Ribs have become a way for barbecue enthusiasts to show off their grilling talents. Don't let that discourage you from throwing your first slab of ribs on the grill, though. The basic recipe for grilling ribs does not require any advanced grilling skills. And you can customize the recipe however you like, whether you like your barbecue Memphis style, Kansas style or North Carolina style. As with anything you try for the first time, stick to the basics at the beginning. If your ribs are a hit, you can try to build on your success.
Place a drip pan under the grill rack where you will cook the ribs.
Heat your grill on high heat.
Scrape the hot grill with a grill brush to remove any food particles stuck on the grates.
Brush vegetable oil onto the grill and both sides of the ribs using a basting brush.
Sprinkle or rub any seasonings you desire on the ribs. To add more flavor, you can rub or season the meat up to two hours before you cook it.
Reduce the grill heat to medium.
Place the ribs on the grill with the meaty side facing up, then cover the grill.
Cook the ribs for 45 minutes to 50 minutes on medium heat. Keep the grill covered while they cook.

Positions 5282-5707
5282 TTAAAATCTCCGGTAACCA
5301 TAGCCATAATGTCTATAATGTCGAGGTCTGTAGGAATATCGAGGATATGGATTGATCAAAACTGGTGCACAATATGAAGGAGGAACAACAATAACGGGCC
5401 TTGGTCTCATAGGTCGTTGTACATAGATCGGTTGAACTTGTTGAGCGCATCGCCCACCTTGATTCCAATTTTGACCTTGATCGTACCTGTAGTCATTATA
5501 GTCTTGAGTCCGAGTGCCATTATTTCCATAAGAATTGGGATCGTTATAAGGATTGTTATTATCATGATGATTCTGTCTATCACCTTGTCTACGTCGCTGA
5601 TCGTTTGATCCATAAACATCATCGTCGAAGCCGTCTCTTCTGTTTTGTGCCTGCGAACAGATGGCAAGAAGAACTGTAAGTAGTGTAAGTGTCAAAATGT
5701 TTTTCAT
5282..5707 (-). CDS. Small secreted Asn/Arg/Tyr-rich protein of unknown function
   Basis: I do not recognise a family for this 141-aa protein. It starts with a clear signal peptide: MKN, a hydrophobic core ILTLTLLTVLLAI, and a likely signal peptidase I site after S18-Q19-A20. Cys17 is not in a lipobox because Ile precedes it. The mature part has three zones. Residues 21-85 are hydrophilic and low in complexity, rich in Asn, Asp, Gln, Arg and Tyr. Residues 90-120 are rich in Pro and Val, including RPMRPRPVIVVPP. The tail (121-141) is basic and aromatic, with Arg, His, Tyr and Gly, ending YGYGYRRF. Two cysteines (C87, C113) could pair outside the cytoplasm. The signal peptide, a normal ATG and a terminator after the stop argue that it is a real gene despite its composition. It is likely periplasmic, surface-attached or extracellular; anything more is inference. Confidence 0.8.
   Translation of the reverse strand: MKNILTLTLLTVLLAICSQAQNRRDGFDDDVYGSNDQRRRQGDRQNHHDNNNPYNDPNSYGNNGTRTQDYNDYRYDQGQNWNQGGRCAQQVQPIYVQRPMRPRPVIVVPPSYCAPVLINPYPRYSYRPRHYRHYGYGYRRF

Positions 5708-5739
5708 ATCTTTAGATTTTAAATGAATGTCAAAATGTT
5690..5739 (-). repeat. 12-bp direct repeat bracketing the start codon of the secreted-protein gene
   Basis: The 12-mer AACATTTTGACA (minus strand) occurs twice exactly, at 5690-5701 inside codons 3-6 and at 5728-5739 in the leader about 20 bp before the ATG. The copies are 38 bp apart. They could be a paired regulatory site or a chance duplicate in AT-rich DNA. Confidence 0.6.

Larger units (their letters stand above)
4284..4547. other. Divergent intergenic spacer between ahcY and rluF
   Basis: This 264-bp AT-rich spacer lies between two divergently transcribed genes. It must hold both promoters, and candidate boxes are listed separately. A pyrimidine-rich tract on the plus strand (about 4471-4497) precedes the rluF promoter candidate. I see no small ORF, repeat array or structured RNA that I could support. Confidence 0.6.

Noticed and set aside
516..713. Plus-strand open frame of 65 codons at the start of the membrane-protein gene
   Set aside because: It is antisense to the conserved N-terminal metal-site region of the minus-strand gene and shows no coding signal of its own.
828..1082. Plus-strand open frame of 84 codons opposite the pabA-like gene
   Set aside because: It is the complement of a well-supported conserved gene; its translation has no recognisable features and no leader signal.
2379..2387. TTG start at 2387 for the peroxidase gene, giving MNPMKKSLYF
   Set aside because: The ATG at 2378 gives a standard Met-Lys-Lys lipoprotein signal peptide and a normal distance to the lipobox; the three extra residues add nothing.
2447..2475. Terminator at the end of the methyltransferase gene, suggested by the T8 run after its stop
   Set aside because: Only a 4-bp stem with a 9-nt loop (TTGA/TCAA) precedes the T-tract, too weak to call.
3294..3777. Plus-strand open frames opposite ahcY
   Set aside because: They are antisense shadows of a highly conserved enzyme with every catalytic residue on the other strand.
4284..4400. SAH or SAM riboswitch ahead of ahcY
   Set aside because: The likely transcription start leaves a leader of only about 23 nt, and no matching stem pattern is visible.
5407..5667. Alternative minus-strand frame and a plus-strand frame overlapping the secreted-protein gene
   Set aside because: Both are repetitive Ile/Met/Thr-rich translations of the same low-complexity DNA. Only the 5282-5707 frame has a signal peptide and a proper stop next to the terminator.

Baste the ribs with barbecue sauce, if that is how you prefer them. Barbecue sauce is best added to ribs about 15 minutes before you cook them, "Woman's Day" magazine advises.
Cook for an additional 15 minutes to 20 minutes, bringing the total cooking time to 60 minutes to 70 minutes.
Test the ribs for doneness by cutting into one near the bone. If the meat if fully cooked, it should not appear pink.
- "Betty Crocker's Cookbook: Everything You Need to Know to Cook Today"; IDG Books Worldwide; 2000
- "The All New Good Housekeeping Cook Book"; Hearst Books; 2001
- "Woman's Day"; How to BBQ Ribs; June 2009
- For extra flavor, baste the ribs with barbecue sauce multiple times during the last 15 to 20 minutes of cooking.
- You can also cook ribs over indirect heat, but you will need to increase the cooking time to two hours to three hours.
- Another way to check ribs for doneness is to insert a toothpick or skewer into the meaty part of a rib. If it pushes through with ease, it's ready, "Woman's Day" magazine reports.
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